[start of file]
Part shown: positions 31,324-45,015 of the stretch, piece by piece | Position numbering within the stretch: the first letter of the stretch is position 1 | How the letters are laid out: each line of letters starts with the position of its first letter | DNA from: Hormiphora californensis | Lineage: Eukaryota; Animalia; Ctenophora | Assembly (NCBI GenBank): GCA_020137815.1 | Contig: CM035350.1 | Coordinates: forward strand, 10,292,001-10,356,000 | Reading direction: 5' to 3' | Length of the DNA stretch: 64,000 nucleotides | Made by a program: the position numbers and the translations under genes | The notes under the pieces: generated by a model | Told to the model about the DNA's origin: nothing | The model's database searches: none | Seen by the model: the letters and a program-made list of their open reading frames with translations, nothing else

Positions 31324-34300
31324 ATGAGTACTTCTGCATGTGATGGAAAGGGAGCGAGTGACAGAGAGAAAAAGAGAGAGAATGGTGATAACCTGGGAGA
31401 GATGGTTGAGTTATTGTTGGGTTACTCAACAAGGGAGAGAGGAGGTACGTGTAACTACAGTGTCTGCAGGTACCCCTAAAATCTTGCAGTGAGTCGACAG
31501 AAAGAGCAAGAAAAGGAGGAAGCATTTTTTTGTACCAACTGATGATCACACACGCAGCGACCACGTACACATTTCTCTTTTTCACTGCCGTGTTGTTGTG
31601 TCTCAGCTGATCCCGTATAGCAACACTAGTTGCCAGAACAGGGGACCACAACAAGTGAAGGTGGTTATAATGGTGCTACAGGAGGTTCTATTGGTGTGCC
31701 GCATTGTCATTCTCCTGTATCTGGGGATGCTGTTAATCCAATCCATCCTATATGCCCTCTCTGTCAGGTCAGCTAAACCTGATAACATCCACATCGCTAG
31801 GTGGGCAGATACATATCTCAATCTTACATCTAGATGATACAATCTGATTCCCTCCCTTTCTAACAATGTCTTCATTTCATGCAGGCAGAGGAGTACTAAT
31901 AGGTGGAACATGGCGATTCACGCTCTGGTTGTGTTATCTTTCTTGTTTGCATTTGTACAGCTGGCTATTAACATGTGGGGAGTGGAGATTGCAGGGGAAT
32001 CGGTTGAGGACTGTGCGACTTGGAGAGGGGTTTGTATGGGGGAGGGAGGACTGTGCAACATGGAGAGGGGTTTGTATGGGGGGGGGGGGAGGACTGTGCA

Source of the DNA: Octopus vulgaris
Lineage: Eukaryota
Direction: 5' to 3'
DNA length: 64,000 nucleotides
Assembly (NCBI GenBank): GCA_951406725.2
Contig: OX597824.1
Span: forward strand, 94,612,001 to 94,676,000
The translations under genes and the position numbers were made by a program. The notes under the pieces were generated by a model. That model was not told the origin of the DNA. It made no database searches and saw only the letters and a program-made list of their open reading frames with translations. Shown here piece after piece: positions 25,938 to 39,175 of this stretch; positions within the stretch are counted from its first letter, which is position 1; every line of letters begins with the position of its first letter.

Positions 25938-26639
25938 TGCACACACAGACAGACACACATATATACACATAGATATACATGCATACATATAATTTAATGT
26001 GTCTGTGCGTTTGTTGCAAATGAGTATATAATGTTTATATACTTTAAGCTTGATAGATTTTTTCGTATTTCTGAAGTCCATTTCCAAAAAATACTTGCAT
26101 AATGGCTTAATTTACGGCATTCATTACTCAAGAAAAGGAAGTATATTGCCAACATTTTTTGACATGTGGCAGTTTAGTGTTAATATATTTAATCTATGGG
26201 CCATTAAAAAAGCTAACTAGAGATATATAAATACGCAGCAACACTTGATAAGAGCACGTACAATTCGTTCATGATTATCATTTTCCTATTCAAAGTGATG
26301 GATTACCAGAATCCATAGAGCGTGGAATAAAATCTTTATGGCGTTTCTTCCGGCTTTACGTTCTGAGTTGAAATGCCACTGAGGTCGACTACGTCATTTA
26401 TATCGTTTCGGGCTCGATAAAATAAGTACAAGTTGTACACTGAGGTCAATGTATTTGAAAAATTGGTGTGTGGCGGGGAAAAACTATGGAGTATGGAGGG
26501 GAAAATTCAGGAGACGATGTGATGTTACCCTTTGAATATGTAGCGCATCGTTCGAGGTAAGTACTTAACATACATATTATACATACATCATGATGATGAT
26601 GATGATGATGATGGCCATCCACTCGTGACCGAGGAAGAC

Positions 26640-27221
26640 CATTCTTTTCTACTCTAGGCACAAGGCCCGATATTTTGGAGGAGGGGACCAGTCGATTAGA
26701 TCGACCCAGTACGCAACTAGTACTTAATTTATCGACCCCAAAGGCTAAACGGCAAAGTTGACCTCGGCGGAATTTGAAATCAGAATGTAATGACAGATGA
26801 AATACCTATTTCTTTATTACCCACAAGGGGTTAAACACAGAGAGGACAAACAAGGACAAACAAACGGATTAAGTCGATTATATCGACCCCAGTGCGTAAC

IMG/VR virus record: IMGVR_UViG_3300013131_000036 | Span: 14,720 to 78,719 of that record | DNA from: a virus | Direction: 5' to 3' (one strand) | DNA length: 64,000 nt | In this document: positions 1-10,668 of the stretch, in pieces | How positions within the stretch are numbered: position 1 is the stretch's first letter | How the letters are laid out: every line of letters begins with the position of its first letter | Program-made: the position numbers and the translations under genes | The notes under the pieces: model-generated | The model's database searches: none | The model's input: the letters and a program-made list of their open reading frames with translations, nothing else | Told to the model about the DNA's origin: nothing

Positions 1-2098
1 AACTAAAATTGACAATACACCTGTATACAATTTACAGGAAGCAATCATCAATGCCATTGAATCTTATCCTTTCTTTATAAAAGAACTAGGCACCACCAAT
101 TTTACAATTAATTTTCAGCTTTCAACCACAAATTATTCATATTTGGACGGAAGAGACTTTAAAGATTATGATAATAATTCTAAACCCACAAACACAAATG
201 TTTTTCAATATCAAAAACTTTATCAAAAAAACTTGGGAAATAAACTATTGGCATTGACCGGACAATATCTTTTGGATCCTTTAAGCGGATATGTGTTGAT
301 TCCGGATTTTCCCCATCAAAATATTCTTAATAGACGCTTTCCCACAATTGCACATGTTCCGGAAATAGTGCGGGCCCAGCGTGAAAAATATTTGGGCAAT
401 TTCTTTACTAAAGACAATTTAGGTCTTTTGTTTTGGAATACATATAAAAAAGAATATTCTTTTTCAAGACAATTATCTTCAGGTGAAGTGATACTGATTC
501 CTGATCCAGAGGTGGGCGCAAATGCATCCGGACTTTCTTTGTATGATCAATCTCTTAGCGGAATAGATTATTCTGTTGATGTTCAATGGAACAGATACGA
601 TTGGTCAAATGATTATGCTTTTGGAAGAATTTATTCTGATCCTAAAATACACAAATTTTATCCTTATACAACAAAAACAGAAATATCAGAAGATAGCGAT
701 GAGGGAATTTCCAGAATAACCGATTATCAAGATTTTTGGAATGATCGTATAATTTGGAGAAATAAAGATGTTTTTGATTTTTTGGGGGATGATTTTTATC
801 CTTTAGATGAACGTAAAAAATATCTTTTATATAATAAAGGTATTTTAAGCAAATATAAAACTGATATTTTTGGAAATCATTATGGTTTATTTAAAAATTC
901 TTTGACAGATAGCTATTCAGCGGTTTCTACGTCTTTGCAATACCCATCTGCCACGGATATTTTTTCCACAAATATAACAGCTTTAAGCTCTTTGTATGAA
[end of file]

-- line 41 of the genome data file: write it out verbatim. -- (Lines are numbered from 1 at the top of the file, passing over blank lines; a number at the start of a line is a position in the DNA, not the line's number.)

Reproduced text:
701 GAGGGAATTTCCAGAATAACCGATTATCAAGATTTTTGGAATGATCGTATAATTTGGAGAAATAAAGATGTTTTTGATTTTTTGGGGGATGATTTTTATC